Benefits boost for people with severe illness
ments for employment and support allowance (ESA).
Campaigners called the move “a big step in the right direction” and “a long-awaited step towards making the welfare system make sense”.
However, shadow work and pensions secretary Debbie Abrahams said: “This is an outrageous broken promise.
“Sick and disabled people have been waiting for the UK Government to announce specific conditions that would be exempt from punitive reassessments, finally providing the certainty many have been waiting for. Instead, they have been offered a vague statement with no specific guarantees at all.”
Applicants for ESA have to undergo a work capability assessment to find out if they are eligible and they are retested to ensure their condition has not changed.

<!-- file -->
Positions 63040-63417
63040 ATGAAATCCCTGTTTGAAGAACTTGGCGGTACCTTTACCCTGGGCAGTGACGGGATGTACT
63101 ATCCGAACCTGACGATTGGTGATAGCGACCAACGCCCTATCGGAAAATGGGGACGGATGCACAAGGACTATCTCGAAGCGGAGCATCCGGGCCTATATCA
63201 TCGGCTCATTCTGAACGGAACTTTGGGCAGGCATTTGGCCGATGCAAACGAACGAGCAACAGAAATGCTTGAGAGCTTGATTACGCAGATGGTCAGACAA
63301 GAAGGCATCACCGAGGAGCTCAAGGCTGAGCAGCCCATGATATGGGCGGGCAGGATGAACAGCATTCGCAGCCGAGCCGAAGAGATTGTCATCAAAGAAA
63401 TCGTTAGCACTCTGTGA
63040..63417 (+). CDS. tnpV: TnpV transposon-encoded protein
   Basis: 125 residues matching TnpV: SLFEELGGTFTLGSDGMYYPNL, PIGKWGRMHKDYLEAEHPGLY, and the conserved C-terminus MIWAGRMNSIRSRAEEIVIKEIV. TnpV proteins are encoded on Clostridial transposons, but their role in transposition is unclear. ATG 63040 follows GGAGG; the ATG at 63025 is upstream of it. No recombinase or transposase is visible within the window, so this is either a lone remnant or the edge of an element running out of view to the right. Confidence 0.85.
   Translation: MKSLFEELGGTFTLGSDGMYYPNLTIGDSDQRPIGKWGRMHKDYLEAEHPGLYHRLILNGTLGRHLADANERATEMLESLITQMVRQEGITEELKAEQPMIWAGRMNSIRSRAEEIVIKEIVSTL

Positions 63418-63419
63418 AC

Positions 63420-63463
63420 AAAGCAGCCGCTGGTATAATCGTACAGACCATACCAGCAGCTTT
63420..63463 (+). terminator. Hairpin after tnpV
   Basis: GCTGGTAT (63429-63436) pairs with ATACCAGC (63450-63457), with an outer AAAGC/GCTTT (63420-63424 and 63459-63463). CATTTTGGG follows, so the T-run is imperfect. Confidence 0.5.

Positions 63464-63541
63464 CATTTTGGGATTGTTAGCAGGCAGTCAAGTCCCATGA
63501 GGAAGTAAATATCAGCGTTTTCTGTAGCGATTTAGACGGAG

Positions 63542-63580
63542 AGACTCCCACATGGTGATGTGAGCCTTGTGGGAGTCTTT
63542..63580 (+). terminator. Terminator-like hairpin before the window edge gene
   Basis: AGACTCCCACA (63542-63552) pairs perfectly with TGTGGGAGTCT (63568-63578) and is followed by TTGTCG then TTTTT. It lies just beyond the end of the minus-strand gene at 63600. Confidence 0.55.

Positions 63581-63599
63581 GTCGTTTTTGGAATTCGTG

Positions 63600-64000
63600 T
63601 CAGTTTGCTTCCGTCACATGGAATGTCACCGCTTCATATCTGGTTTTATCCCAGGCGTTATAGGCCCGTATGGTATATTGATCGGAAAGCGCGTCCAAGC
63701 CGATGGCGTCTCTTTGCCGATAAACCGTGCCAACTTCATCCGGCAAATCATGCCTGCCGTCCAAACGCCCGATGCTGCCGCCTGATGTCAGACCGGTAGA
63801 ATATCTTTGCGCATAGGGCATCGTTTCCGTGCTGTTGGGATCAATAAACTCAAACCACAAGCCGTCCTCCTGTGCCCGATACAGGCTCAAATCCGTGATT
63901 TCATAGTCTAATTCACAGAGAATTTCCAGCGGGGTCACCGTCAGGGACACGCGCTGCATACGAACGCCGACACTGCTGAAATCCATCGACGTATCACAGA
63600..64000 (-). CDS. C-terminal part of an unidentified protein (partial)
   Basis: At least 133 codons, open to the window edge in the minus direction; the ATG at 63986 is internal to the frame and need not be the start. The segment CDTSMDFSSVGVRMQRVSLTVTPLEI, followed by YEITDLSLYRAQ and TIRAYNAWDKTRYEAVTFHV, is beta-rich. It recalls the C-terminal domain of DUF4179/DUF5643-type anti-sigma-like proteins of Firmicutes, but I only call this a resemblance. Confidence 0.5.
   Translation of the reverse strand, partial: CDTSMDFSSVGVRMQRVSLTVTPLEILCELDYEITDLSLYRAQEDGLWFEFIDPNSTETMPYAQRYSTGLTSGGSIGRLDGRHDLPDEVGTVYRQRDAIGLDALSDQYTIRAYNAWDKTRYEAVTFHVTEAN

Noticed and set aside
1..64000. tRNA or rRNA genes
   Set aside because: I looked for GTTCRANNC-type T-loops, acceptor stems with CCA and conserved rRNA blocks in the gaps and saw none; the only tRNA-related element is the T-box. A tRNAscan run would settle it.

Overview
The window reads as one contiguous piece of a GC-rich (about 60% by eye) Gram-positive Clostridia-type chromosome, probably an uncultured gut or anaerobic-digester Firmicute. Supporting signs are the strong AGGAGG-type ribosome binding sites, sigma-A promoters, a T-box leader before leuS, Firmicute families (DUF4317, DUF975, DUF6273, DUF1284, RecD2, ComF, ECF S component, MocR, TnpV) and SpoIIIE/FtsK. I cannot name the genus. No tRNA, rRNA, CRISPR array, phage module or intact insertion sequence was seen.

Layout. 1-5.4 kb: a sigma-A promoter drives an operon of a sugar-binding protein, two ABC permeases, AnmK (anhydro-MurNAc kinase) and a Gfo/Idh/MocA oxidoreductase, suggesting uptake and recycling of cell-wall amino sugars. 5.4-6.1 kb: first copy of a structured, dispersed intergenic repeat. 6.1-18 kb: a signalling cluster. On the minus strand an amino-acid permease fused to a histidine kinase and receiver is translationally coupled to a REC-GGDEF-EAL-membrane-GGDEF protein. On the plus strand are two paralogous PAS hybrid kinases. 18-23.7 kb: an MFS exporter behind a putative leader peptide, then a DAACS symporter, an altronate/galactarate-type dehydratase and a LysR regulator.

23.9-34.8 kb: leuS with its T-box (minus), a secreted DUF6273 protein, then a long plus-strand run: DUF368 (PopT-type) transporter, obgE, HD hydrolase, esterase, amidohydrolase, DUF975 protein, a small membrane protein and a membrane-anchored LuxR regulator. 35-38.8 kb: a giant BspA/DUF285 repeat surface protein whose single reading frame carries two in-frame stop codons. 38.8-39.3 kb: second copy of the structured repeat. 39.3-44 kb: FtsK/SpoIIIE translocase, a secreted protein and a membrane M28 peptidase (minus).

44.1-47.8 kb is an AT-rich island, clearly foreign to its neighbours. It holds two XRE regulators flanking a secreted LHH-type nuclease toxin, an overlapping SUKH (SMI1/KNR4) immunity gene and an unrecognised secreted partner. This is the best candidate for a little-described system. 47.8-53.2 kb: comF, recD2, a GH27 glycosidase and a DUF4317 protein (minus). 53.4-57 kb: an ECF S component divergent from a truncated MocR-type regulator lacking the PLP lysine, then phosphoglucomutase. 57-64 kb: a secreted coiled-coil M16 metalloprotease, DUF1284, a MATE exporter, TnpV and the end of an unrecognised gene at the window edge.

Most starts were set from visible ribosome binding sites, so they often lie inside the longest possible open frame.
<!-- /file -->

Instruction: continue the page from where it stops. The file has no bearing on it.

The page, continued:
Some are retested every three months and others up to two years later.
Under the government’s change, those who are deemed unfit for work and with conditions that will not improve will no longer face retesting.
A Department for Work and Pensions spokesman said: “This positive change ensures that the right protections are in place.
“People with severe health conditions or disabilities that are not going to improve will no longer need to attend routine assessments.”
Some 2.4million people claim ESA across the UK, which pays claimants on average £118 a week.
Phil Reynolds, senior policy and campaigns adviser at Parkinson’s UK, said: “These new criteria are a big step in the right direction but it is still not clear how many people with Parkinson’s this will now benefit.